(3.)WE have carefully considered the submissions of the parties herein. WE find that the Master of the ship himself has given a statement that the masthouse wherefrom the goods under seizure have been recovered was under the charge of Chief Officer Sharma, the appellant herein and that he is responsible for the goods stored in the masthouse. It is also not disputed that appellant Sharma was in possession of all the keys and duplicate keys of the masthouse. Therefore in such circumstances it is for the appellant Sharma to explain and substantiate his plea that he did not know anything about the presence of the contraband goods under seizure in the masthouse which admittedly was under his charge. So far as the Captain is concerned in spite of the fact that huge quantity of contraband goods was seized on 6.2.1986 from the very same ship he does not appear to have exercised proper vigilance and having regard to the nature of the goods and the place wherefrom they were recovered we do not feel persuaded to hold that the Captain could not have known about the presence of the same. Therefore on consideration of the evidence available on record we confirm the finding of the Collector of Customs, Cochin against the Master of the ship as well as the Chief Officer and so far as the quantum of penalty imposed on the Master of the vessel is concerned, we should think that there are enough circumstances justifying a lenient view being taken because admittedly the masthouse wherefrom the goods under seizure were recovered was under the complete charge of appellant Sharma, the Chief Officer who was admittedly in possession of all the keys original as well as duplicate. In such a circumstance it is not unreasonable to hold that the Master presumably placed trust in the Chief Officer and did not exercise due diligence in searching various places of the ship in the control of the Chief Officer. In this view of the matter we reduce the penalty imposed on the Master from Rs. 25,000/- to Rs. 5,000/-. So far as appellant Sharma, the Chief Officer is concerned the records reveal that he has been involved in the other seizure at Bombay when he was also the Chief Officer of the ship at the relevant time.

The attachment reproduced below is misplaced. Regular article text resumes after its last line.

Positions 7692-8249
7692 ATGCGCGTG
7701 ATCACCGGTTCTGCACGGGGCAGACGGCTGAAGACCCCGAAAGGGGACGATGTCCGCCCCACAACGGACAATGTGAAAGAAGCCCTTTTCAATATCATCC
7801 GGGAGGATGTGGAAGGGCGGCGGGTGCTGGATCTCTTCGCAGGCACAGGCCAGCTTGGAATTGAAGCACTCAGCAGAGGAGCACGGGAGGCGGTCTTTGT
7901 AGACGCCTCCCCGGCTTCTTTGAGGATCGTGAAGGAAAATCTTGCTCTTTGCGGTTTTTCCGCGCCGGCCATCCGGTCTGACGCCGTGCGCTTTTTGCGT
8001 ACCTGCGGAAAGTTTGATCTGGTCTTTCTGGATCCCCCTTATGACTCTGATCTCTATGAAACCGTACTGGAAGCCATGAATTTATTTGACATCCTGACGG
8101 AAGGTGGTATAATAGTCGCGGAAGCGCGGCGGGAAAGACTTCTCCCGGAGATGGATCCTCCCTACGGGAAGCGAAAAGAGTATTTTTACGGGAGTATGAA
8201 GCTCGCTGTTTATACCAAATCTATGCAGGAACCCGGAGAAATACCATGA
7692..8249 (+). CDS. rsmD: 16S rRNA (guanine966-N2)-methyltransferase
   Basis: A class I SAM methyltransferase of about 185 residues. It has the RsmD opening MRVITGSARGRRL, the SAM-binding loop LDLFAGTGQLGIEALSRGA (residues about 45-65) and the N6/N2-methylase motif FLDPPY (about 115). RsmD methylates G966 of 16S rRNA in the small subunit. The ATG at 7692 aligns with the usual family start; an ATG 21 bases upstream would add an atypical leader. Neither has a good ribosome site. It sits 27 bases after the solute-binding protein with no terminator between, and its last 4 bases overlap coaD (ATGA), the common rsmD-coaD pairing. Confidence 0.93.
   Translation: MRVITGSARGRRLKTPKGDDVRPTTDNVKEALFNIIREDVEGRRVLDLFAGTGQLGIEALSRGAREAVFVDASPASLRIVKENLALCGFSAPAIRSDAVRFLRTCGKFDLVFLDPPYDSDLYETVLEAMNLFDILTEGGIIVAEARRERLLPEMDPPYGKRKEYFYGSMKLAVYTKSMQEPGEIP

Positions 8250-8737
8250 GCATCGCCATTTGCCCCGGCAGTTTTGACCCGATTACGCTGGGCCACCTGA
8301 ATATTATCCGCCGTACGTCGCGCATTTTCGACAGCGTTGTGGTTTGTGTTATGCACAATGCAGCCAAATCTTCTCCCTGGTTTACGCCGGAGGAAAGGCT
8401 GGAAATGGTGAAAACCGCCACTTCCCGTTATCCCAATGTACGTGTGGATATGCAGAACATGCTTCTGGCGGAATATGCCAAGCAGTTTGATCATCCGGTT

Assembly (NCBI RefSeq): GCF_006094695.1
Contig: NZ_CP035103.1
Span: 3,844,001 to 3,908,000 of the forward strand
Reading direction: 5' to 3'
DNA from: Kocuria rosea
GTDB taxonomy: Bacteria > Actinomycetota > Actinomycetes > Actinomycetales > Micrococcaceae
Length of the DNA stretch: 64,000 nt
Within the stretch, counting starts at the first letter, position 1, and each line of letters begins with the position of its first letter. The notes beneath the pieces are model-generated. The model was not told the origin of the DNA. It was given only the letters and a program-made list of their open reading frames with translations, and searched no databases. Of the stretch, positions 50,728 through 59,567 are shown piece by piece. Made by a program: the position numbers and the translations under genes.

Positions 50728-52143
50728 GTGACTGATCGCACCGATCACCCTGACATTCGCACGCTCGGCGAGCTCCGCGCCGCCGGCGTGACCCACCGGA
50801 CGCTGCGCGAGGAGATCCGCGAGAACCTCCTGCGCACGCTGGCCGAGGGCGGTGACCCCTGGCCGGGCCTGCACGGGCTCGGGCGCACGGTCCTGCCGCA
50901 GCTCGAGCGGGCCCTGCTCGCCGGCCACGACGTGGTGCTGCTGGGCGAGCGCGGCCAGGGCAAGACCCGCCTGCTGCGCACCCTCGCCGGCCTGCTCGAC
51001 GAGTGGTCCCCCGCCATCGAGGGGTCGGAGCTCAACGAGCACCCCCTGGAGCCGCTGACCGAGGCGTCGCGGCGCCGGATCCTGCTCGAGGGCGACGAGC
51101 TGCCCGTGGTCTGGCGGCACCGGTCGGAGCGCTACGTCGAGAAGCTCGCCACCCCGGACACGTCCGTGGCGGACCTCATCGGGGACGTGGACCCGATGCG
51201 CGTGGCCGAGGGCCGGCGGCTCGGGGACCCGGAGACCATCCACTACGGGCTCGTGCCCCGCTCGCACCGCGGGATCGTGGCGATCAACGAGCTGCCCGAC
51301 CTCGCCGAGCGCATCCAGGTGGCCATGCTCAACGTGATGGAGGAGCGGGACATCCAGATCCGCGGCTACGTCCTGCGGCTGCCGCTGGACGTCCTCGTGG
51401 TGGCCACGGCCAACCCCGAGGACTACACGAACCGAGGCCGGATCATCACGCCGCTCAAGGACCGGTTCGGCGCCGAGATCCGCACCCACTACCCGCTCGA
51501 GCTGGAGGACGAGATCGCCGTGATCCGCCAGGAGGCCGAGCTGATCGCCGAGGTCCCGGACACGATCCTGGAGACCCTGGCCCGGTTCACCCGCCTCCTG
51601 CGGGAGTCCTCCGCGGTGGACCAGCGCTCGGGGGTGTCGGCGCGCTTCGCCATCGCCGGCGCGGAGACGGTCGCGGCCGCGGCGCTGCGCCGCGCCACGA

No evidence has been brought in by appellant Sharma to even probabilise that the goods under seizure were kept in the masthouse under his charge without his knowledge. WE therefore do not find any justification to modify the penalty imposed on appellant Sharma. So far as the Shipping Corporation of India is concerned the conveynace becomes liable for confiscation in terms of Section 115(2) of the Act. Taking the facts and circumstances of this case we feel interests of justice would be met if the fine imposed on the shipping corporation is reduced from Rs. 4,00,000/- to Rs. 50,000/-. Except for the above modifications, the appeal is otherwise dismissed.